An image showing the pool results from 4 different poll companies prior to June 7th election. Only one of those polls showed HDP passing the electoral threshold.
AKP lost the support it had constantly received from Turkey’s people for 13 years in June 7th election. In addition to HDP’s swift popularity in Turkey, AKP also lost support because Mr. Erdoğan was no longer the chairman of the party since being elected as president. Additionally, the corruption investigations that were launched in December of 2013, which implicated many government officials as well as businessman with close ties to AKP which many citizens felt were improperly concluded by government. Mr. Erdoğan and his team blamed Fetullah Gulen, an Islamic cleric leading the Hizmet Movement, for forming a parallel state within Turkish government.
He also blamed Mr. Gulen for an attempt to overthrow the government by fomenting conspiracies which included in their opinion false allegations of corruption by close supporters and allies of the AKP. Mr. Erdoğan’s unusual political stand after being elected as a president is another key factor in AKP’s marginal victory. Although, as president he was mandated to remain impartial regarding the political parties that comprise the parliament, it has been problematic because he hascontinued to covertly and sometimes overtly support AKP.
Critics claim that Erdoğan support for AKP has come to a point where he has begun to act more like a member of AKP than the president of Turkey. Voters indicated that the AKP’s post-electoral agenda and Mr. Erdoğan’s desire to amass a power base that would effectively make him impervious to usurpation were the primary reasons why they switched their support to other parties.
The parliamentary system in Turkey requires political parties to form a single government with majority, or in coalition with another party within 45 days after any election. Following the June election neither the Republican People’s Party (CHP), Nationalist Movement Party (MHP), or Democratic People’s Party (HDP) wanted to form a coalition with the AKP.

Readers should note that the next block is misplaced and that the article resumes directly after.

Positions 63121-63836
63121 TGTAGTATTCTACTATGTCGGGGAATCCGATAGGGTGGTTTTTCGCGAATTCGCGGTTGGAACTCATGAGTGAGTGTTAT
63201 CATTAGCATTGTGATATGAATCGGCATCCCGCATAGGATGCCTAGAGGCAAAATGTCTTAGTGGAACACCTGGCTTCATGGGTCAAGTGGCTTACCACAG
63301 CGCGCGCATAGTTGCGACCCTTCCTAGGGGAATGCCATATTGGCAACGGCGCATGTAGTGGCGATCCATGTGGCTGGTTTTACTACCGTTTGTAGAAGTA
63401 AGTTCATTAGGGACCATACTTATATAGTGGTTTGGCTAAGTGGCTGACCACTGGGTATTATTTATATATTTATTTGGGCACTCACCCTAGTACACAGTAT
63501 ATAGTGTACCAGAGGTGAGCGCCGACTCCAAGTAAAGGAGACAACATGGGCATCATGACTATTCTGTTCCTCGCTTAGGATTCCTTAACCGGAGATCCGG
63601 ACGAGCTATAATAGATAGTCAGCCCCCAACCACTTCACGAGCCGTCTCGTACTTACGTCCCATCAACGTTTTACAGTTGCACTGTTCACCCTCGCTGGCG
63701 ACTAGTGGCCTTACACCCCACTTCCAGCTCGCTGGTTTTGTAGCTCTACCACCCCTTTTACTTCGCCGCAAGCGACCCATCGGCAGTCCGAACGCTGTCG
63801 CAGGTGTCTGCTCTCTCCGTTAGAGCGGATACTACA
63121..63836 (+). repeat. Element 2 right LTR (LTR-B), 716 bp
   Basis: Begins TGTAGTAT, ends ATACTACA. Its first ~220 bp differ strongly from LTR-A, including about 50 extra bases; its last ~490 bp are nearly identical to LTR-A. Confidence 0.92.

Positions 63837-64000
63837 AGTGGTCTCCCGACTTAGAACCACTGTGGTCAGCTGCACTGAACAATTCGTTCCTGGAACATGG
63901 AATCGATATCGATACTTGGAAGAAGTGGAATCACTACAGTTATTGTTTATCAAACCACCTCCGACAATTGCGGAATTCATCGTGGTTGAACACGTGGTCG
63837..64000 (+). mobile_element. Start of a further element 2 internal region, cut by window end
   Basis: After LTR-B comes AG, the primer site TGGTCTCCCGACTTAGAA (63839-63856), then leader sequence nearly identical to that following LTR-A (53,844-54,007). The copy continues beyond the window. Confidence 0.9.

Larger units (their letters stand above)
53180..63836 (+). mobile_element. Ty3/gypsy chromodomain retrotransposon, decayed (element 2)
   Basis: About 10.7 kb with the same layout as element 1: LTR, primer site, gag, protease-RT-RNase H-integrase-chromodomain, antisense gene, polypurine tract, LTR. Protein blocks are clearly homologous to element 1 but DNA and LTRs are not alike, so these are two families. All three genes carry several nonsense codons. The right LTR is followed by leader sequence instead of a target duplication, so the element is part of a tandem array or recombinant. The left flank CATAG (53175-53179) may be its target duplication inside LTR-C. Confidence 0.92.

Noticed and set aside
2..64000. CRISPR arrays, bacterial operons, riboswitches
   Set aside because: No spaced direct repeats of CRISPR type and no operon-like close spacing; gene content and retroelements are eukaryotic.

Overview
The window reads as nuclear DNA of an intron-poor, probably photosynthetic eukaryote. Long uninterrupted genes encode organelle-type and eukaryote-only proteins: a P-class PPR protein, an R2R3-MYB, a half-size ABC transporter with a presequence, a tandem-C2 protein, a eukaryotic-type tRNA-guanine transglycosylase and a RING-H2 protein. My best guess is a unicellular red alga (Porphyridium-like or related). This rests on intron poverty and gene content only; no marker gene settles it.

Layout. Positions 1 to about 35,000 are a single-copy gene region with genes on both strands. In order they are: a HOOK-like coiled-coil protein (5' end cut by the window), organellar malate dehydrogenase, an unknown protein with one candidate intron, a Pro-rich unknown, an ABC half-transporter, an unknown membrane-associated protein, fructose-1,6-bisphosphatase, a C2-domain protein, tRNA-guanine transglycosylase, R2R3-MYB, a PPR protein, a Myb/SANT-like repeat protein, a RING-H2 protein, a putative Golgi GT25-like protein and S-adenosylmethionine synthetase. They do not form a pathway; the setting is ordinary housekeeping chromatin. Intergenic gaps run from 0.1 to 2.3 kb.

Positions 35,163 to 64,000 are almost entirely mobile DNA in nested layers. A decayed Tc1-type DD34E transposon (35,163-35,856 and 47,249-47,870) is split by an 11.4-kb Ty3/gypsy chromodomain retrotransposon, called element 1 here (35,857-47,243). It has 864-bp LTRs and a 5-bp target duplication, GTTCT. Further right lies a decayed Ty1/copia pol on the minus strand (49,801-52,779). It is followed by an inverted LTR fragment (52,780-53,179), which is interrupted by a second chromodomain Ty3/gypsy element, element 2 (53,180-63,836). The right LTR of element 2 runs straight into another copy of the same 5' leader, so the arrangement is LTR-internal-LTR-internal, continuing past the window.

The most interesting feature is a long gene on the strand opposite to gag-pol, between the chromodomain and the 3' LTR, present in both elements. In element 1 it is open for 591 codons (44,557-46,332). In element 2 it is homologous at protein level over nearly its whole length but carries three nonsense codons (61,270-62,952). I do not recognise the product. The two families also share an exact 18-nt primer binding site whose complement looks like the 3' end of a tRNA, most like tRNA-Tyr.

Ideologically, none of the parties share an affinity for each other; however the leader of the MHPmade it clear that in addition to the AKP, they will not be involved in a coalition with HDP as well. Without AKP, the only option is a minority government, which could not last long in Turkey’s dynamics government. Despite their initial position, in the intervening days following their pronouncement, party leaders have softened their language and started preparing protocols for possible coalitions.
Mr. Erdoğan expressed in an earlier meeting that he would meet the leaders of all political parties prior to designating one for the Prime Minister position.
“First, I will assign the chairman of the party which received the highest vote. If he cannot form the coalition, I will assign the chairman of the party which received the second highest vote,” he said. With only days left to form a government, little has been accomplished in TBMM. An early election, or in Mr. Erdoğan’s words, a re-election is a close option, not a surprise.